Somewhere Bernanke is making a huge mistaken presumption. His critique does not comport with the real world. Steve points the finger to Bernanke maintaining that presumption of equilibrium. In an irony of history, the presumption of equilibrium which Fisher abandoned has crept back into modern economic thinking. Steve's conclusion is priceless:

    We might not be in such a pickle now if economics had started to become more of a science and less of a religion by following Fisher’s lead, and abandoning key beliefs when reality made a mockery of them. But instead neoclassical economics completely rebuilt its belief system after the Great Depression, and here we are again, once more experiencing the disconnect between neoclassical beliefs and economic reality.

13 Comments – Post Your Own

#1) On August 31, 2010 at 2:14 PM, outoffocus (23.49) wrote:

The current macro environment for the US (and many advanced economies) is highly deflationary.

Buy Gold

 What the Fed has also done is go around the banking system to monetize private debt directly. So while crediting banks is inflationary only if the banks lend, taking over private sector debt directly is highly inflationary. I would expect (or at least seriously consider) the Fed to attempt more of this in the future to spur 'aggregate demand'.

Buy Gold

I continue to stand by the idea that we will not get either monolithic inflation or monolithic deflation. We are going to get something far uglier and far more mixed. Something akin to stagflation. But whereas 70's stagflation was caused by an oil shock + out of control deficits, this one will be much more sinister. Because it is not some 'exogenous' event, but rather a homegrown balance sheet recession which the economy has not faced in over 70 years.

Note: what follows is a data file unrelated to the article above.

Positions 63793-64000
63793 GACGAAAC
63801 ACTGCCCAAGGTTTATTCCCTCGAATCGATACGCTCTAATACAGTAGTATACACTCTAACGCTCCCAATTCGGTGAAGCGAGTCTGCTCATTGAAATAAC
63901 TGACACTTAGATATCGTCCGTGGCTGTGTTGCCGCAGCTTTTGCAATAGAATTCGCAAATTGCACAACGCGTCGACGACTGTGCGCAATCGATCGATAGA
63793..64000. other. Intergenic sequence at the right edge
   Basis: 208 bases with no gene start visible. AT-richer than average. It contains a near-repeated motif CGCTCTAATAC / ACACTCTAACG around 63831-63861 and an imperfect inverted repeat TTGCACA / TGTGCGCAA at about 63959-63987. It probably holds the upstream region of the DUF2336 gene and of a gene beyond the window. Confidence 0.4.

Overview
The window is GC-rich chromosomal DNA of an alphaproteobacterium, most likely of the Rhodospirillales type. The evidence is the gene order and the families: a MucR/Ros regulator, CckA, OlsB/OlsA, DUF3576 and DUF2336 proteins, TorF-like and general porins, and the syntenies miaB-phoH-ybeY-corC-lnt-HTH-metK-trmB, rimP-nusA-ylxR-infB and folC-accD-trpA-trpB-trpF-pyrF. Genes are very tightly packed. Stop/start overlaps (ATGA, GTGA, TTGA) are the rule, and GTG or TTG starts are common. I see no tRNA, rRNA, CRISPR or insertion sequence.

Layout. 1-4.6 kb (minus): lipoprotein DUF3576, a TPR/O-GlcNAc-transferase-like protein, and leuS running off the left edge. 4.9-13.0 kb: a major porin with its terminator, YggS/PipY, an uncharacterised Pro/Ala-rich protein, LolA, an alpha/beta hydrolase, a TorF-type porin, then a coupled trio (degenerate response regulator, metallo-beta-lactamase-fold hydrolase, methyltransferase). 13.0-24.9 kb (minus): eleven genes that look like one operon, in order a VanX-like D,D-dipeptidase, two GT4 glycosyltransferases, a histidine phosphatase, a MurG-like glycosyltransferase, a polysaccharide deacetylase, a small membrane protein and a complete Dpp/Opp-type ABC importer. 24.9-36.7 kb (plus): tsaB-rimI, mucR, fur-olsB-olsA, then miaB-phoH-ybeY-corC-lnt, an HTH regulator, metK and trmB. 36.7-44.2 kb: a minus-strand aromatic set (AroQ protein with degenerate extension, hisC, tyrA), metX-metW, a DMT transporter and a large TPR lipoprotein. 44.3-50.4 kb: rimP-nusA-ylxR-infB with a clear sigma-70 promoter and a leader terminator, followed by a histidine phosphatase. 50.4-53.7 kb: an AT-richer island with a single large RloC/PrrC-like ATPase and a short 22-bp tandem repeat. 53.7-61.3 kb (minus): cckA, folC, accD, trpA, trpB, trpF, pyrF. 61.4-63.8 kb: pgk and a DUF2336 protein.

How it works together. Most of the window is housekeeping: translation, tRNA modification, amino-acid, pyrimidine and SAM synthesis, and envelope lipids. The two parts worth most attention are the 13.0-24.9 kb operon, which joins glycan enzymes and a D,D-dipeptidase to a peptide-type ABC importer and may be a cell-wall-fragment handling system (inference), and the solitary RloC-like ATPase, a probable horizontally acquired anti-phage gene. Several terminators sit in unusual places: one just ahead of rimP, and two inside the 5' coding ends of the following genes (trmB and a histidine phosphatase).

Are you buying gold yet?

(Apologies to Family Guy)

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#2) On August 31, 2010 at 2:16 PM, binve (< 20) wrote:

outoffocus ,

>>(Apologies to Family Guy)

LOL! I don't think Seth would mind :) Thanks!..

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#3) On August 31, 2010 at 2:18 PM, portefeuille (99.66) wrote:

The current macro environment for the US (and many advanced economies) is highly deflationary.

many? maybe a few, probably none ...

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#4) On August 31, 2010 at 2:43 PM, Dow3000 (< 20) wrote:

If one defines deflation as a decrease in money + credit...we are deflating at a massive and increasing pace.  I do not belive any actions by the Fed can affect this until the majority of all current outstanding credit (so many trillions it makes me want to cry) defaults or is paid back.  At that point, our government may try to hyperinflate...it is my hope that the tea parties and other fiscally conservative groups have taken control of the house & senate by then....call me optimistic.  Also, a complete breakdown of our banking system (if you think this isn't coming you're crazy) is hugely deflationary.

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#5) On August 31, 2010 at 2:57 PM, binve (< 20) wrote:

Dow3000 ,

I agree with your comment. There are a few nuances that we differ on, but largely that is the story (deflationary private balance sheet debt deleveraging) as the driver of this crisis.

>>Also, a complete breakdown of our banking system (if you think this isn't coming you're crazy) is hugely deflationary.